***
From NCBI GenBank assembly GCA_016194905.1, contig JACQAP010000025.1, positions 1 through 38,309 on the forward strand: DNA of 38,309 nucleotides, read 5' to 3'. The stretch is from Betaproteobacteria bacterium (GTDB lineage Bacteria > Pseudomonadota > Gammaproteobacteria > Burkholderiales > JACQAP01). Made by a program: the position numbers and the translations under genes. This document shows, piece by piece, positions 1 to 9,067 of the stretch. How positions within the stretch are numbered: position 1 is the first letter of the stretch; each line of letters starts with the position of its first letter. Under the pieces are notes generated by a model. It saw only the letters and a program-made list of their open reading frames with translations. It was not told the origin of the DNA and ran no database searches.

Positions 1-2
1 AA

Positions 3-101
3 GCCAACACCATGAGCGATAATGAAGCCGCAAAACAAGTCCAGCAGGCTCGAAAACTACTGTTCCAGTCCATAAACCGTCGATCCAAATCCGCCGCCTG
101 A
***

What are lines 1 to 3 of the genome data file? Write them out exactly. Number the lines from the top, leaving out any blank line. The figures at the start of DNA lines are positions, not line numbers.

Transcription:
From NCBI GenBank assembly GCA_016194905.1, contig JACQAP010000025.1, positions 1 through 38,309 on the forward strand: DNA of 38,309 nucleotides, read 5' to 3'. The stretch is from Betaproteobacteria bacterium (GTDB lineage Bacteria > Pseudomonadota > Gammaproteobacteria > Burkholderiales > JACQAP01). Made by a program: the position numbers and the translations under genes. This document shows, piece by piece, positions 1 to 9,067 of the stretch. How positions within the stretch are numbered: position 1 is the first letter of the stretch; each line of letters starts with the position of its first letter. Under the pieces are notes generated by a model. It saw only the letters and a program-made list of their open reading frames with translations. It was not told the origin of the DNA and ran no database searches.

Positions 1-2
1 AA